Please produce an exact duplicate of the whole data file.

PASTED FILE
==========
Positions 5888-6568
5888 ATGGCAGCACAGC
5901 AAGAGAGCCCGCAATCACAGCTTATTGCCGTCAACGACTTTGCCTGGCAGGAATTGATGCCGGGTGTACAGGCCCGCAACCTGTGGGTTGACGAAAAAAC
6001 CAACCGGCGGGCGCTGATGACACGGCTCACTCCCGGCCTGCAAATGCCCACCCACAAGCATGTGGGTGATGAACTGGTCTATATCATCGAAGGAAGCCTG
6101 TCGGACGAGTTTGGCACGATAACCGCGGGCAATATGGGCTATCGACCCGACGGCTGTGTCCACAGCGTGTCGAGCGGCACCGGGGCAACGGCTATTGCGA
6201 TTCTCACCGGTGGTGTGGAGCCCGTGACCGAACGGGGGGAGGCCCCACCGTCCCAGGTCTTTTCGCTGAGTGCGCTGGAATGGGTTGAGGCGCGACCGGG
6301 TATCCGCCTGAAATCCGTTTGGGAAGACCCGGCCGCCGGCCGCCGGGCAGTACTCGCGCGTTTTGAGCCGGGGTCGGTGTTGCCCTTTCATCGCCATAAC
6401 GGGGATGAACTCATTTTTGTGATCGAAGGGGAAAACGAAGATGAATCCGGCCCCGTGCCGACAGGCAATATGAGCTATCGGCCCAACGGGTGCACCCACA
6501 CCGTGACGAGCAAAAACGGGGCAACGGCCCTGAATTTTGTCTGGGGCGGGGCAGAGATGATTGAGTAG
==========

Positions 5888-6568
5888 ATGGCAGCACAGC
5901 AAGAGAGCCCGCAATCACAGCTTATTGCCGTCAACGACTTTGCCTGGCAGGAATTGATGCCGGGTGTACAGGCCCGCAACCTGTGGGTTGACGAAAAAAC
6001 CAACCGGCGGGCGCTGATGACACGGCTCACTCCCGGCCTGCAAATGCCCACCCACAAGCATGTGGGTGATGAACTGGTCTATATCATCGAAGGAAGCCTG
6101 TCGGACGAGTTTGGCACGATAACCGCGGGCAATATGGGCTATCGACCCGACGGCTGTGTCCACAGCGTGTCGAGCGGCACCGGGGCAACGGCTATTGCGA
6201 TTCTCACCGGTGGTGTGGAGCCCGTGACCGAACGGGGGGAGGCCCCACCGTCCCAGGTCTTTTCGCTGAGTGCGCTGGAATGGGTTGAGGCGCGACCGGG
6301 TATCCGCCTGAAATCCGTTTGGGAAGACCCGGCCGCCGGCCGCCGGGCAGTACTCGCGCGTTTTGAGCCGGGGTCGGTGTTGCCCTTTCATCGCCATAAC
6401 GGGGATGAACTCATTTTTGTGATCGAAGGGGAAAACGAAGATGAATCCGGCCCCGTGCCGACAGGCAATATGAGCTATCGGCCCAACGGGTGCACCCACA
6501 CCGTGACGAGCAAAAACGGGGCAACGGCCCTGAATTTTGTCTGGGGCGGGGCAGAGATGATTGAGTAG